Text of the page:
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J Biomater Sci Polym Ed. 2013;24(17):2018-30. doi: 10.1080/09205063.2013.822246. Epub 2013 Aug 1.

Effects of hydrophobicity and mat thickness on release from hydrogel-electrospun fiber mat composites.

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a William G. Lowrie Department of Chemical and Biomolecular Engineering, Department of Biomedical Engineering , The Ohio State University , 125A Koffolt Laboratories, 140 West 19th Ave., Columbus , OH , 43210 , USA .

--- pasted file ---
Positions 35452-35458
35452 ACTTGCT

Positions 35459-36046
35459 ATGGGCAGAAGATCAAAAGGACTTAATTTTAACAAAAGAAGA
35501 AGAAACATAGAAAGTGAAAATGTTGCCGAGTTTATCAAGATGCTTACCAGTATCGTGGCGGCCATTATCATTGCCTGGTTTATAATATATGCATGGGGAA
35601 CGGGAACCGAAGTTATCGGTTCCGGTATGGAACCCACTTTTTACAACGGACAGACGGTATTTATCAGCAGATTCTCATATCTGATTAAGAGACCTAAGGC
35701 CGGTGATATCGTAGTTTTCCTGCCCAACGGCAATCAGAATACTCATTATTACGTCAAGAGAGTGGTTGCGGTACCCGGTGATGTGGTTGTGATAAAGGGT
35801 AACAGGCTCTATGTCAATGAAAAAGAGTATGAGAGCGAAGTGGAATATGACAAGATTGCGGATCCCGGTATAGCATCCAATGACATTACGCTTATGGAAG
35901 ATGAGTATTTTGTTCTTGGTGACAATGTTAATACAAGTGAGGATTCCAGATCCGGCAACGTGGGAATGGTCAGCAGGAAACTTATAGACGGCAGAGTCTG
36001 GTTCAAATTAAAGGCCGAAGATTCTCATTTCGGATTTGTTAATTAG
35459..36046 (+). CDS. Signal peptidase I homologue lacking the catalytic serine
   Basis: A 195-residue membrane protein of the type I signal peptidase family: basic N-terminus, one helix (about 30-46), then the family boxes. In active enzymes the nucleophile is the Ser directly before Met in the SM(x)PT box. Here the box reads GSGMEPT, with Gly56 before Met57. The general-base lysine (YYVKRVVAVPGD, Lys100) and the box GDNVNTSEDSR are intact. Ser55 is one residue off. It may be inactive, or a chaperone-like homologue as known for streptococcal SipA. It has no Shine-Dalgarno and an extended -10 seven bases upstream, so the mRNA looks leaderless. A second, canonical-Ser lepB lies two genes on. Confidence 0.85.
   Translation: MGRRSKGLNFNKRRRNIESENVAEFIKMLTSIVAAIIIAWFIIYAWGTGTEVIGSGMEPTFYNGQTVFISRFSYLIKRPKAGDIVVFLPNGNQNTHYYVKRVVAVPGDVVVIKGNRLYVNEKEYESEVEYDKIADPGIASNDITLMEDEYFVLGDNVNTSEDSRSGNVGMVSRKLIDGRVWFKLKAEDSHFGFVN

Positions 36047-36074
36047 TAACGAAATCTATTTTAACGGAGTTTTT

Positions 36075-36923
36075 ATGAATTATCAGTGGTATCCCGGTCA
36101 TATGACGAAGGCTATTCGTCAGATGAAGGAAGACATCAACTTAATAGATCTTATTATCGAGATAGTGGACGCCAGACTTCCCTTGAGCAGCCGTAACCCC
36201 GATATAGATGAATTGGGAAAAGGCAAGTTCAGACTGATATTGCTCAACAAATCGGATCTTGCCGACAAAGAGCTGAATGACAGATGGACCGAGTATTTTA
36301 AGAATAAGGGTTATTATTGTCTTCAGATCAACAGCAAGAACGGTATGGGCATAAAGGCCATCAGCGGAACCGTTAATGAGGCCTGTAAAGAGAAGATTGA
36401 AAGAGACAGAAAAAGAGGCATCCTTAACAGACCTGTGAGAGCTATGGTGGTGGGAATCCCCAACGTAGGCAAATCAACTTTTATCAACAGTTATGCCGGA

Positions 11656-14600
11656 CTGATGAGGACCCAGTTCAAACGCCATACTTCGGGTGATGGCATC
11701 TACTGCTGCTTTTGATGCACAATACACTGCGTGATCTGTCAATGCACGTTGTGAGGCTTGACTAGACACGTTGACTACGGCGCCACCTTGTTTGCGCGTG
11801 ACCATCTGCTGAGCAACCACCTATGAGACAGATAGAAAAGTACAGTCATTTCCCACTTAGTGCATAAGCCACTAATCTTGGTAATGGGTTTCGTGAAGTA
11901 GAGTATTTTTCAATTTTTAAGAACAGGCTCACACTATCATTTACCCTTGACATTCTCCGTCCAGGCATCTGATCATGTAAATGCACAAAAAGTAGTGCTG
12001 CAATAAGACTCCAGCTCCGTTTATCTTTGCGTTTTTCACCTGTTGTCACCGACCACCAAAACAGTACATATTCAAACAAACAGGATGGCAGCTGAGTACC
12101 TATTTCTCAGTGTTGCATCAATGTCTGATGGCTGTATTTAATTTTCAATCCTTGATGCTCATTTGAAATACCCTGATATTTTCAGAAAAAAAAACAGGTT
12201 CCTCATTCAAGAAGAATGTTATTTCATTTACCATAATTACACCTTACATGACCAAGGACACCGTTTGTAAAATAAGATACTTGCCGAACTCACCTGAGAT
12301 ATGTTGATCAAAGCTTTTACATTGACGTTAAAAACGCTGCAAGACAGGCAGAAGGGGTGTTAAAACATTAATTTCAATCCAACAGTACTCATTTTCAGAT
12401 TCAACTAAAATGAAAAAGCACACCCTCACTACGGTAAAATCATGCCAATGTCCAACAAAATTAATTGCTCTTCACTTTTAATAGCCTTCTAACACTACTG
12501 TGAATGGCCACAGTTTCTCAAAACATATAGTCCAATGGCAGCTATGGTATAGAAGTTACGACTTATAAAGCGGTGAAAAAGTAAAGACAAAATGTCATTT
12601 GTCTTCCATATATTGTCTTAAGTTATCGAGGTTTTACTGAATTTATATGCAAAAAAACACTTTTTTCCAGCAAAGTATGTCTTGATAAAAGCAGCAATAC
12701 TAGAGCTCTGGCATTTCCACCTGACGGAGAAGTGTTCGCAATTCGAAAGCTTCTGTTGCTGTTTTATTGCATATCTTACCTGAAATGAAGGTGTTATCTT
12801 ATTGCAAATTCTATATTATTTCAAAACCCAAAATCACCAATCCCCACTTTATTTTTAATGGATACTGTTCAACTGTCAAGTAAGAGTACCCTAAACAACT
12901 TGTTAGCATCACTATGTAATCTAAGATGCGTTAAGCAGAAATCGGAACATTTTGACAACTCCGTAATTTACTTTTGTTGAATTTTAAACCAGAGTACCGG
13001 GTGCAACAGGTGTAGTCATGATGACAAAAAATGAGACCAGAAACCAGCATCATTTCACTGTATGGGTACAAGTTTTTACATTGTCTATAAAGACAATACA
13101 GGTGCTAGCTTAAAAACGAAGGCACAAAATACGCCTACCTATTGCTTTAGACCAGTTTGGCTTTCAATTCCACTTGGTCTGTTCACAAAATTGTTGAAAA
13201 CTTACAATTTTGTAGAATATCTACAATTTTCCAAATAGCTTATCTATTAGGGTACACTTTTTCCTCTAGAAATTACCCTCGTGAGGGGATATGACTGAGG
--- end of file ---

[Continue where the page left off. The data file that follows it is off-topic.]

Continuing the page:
Poly(ethylene glycol) (PEG)-based hydrogel-electrospun fiber mat (EFM) composites are a promising new controlled release system for hydrophilic drugs, providing longer and more linear release characteristics accompanied by a smaller initial burst than traditional hydrogel systems. However, the effect of EFM properties on release characteristics has not yet been examined. Here, we investigated the influence of EFM thickness and hydrophobicity on swelling and release behavior using bovine serum albumin as a model hydrophilic protein. EFMs investigated were comprised of poly(ε-caprolactone) (PCL) at thicknesses of 300, 800, or 1100 μm. Hydrophobicity was adjusted through surface modification: fluorinated PCL, core/shell PCL/PEGPCL, and acrylic acid (AAc)-treated PCL EFMs were examined. EFMs comprised of the external composite surface, forming a sandwich around PEG-poly(lactic acid) (PEGPLA) hydrogels, and significantly restrained hydrogel swelling in the radial direction while increasing swelling in the axial direction. Incorporation of EFMs also reduced initial hydrophilic protein release rates and extended the duration of release. Increased EFM thickness and hydrophobicity were equally correlated with longer and more linear release profiles. Increased thickness most likely increases the diffusional path length, whereas increased hydrophobicity hinders hydrophilic drug diffusion. These composites form a promising new class of tunable release materials having properties superior to those of unmodified hydrogels.

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